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My life isn't shit


Charlee

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but I feel shit. I actually like where I live and ill like my new job once I get it. I just feel shit all the time. My emotions are overwhelming and I dont know how to deal with them. Im really considering that its time to see a therapist and actually be honest about how much I struggle and what's really going on. I dont know how to deal with anything and its a giant wave hovering above me 24/7. Im out of whack. My life is not shit but I feel shit. I like many things about my life but my feeling shit always overpowers me. What I do to "deal" with everything is not working, it doesn't help, it only makes me feel more powerless and like ive even less control over my own life. Ive no control over my emotions and how to deal with them, I dont know healthy coping mechanisms and just an AD isn't enough. Its time, I need more help than an SSRI can give me 😞 Its not going to go away on its own. I cant fix me. I cant make myself return to before... Im so tired of life being this way. Im so tired.

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In your other post, you said you felt ready to give therapy a chance. Therapy requires us to be open and honest about the battles in our mind, to tell someone we've just met things we can't or won't tell other people we know. And to trust that the therapist is a professional, competent and experienced working with people who have problems similar to your own. 

You may have or never have had a relationship with another person whom you could be open like that with. If telling your truth is a concern of yours, you can try writing honestly and openly about one or two battles in your head right here on the forums as practice. What do you think?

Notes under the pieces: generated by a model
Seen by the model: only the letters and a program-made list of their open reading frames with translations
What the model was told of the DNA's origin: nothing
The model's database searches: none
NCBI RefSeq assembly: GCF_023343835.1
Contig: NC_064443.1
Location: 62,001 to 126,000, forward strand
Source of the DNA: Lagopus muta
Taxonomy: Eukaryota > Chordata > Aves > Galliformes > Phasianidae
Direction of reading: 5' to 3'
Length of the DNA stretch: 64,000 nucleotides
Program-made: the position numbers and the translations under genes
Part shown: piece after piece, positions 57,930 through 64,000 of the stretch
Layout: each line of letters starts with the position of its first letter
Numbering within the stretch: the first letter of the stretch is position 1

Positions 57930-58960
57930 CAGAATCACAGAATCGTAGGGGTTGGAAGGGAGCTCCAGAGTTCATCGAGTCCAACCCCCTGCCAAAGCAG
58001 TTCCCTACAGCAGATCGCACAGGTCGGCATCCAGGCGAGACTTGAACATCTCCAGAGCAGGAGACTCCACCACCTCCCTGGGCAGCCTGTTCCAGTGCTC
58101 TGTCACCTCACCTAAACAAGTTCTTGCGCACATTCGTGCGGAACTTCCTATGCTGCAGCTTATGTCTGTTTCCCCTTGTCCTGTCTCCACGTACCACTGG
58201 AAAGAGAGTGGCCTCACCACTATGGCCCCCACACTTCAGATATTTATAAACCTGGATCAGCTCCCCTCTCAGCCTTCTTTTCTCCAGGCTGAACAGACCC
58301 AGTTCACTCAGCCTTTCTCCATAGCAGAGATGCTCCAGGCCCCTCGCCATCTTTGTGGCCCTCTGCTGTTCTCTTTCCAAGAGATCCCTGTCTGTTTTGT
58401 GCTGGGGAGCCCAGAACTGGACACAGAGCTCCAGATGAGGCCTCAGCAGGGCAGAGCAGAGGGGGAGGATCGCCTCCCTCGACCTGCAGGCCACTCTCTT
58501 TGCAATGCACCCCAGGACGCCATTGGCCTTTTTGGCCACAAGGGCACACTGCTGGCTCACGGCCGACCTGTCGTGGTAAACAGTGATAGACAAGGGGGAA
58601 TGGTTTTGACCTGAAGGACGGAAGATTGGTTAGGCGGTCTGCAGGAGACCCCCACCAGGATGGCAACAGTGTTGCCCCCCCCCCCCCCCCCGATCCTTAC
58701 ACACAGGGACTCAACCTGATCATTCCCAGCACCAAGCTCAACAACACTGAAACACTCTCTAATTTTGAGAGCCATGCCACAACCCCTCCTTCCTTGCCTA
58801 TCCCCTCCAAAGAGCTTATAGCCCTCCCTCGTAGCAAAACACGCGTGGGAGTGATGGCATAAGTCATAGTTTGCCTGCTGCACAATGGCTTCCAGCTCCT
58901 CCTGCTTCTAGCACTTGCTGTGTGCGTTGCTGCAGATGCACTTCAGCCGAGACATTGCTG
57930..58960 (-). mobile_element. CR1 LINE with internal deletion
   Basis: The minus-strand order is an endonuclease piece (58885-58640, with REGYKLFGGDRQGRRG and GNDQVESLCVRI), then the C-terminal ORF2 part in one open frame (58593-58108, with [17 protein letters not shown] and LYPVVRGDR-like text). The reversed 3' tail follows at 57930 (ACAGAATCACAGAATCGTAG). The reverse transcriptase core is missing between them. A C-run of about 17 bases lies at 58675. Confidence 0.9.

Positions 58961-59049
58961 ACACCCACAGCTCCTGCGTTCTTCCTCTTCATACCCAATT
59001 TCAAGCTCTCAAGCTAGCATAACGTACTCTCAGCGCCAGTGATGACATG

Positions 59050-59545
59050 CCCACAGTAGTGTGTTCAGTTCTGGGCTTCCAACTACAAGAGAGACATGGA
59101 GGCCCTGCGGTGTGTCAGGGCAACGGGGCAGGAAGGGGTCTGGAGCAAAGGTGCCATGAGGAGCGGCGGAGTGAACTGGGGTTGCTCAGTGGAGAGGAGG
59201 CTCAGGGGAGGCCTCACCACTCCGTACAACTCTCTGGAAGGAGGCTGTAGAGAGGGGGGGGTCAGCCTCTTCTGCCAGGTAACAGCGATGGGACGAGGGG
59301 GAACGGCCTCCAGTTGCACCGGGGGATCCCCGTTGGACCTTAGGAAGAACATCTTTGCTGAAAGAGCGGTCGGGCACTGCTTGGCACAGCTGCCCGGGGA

This will sound ironic: we can't change until we accept ourselves as we truly are. To accept (that is not the same as "like") the parts of us we've banished or locked up, we got to be willing to say what must be said to someone who is in a position to help us, hear us and understand us. 

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Just now, Atra said:

This will sound ironic: we can't change until we accept ourselves as we truly are.

That is the trick isn't it.  Most people will turn themselves inside out and upside down to avoid it.

Bulgakov

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On 5/23/2021 at 7:25 PM, Atra said:

This will sound ironic: we can't change until we accept ourselves as we truly are. To accept (that is not the same as "like") the parts of us we've banished or locked up, we got to be willing to say what must be said to someone who is in a position to help us, hear us and understand us. 

 

17 hours ago, Bulgakov said:

That is the trick isn't it.  Most people will turn themselves inside out and upside down to avoid it.